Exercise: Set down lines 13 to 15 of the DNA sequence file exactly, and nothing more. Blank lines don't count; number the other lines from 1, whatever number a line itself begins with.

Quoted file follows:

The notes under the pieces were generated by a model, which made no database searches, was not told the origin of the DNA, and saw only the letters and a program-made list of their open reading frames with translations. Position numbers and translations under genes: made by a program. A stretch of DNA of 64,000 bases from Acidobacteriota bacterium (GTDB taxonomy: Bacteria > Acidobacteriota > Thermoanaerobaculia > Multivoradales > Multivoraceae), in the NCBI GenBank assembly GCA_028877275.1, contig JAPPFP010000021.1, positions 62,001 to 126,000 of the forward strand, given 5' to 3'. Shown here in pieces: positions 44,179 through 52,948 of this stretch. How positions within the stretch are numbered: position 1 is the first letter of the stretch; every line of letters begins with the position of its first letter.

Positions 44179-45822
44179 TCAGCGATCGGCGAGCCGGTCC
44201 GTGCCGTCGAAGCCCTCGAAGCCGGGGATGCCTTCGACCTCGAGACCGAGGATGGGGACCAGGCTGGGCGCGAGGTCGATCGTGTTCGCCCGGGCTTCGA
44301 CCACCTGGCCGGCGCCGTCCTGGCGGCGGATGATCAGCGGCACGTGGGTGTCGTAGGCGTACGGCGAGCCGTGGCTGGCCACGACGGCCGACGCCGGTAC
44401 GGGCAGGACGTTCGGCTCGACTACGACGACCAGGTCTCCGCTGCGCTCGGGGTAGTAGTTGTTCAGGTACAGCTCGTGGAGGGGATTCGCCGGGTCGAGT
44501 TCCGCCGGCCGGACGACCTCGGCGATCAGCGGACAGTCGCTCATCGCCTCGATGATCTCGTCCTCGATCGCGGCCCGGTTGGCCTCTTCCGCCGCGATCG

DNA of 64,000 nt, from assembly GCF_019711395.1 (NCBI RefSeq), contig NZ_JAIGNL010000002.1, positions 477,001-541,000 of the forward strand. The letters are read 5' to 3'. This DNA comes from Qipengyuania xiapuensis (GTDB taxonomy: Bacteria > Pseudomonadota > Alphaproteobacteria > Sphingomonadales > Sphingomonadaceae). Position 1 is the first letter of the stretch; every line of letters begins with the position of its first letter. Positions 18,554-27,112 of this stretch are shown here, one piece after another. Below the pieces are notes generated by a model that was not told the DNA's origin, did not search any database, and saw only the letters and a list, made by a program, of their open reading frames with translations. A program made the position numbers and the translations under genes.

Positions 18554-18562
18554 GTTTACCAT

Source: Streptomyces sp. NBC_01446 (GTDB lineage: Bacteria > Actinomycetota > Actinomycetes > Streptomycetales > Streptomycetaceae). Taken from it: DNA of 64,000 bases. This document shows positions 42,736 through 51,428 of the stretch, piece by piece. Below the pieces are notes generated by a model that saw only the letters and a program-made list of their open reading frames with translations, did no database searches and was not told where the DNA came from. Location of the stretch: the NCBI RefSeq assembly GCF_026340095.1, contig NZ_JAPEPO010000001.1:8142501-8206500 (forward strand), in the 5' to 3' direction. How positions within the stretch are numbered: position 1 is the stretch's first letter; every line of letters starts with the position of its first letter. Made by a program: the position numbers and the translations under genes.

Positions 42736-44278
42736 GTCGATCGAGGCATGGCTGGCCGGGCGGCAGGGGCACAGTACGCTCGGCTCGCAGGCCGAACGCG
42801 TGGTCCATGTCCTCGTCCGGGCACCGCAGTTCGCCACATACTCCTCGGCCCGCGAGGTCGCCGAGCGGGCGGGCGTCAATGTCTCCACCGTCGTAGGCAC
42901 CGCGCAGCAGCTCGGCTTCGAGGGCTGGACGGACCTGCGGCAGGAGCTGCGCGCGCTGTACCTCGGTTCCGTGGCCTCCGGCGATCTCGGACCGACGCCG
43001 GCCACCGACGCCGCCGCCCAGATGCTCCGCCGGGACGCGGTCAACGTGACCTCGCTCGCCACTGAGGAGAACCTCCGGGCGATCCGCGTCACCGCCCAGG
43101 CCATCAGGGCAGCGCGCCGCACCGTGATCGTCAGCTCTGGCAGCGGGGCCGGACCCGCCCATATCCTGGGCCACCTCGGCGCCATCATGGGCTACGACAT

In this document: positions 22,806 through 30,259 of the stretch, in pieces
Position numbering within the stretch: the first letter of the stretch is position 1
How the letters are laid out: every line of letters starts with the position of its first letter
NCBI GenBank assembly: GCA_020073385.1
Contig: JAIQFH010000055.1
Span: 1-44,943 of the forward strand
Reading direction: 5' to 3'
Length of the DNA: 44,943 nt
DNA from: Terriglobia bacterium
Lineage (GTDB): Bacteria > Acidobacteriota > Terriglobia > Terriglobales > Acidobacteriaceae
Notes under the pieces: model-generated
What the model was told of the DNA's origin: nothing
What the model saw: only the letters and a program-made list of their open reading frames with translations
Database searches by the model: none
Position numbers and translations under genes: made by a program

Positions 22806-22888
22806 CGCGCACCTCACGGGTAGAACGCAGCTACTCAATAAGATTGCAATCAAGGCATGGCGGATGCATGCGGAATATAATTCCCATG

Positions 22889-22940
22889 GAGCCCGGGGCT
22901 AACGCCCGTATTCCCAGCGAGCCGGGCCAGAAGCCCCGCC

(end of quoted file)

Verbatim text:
42736 GTCGATCGAGGCATGGCTGGCCGGGCGGCAGGGGCACAGTACGCTCGGCTCGCAGGCCGAACGCG
42801 TGGTCCATGTCCTCGTCCGGGCACCGCAGTTCGCCACATACTCCTCGGCCCGCGAGGTCGCCGAGCGGGCGGGCGTCAATGTCTCCACCGTCGTAGGCAC
42901 CGCGCAGCAGCTCGGCTTCGAGGGCTGGACGGACCTGCGGCAGGAGCTGCGCGCGCTGTACCTCGGTTCCGTGGCCTCCGGCGATCTCGGACCGACGCCG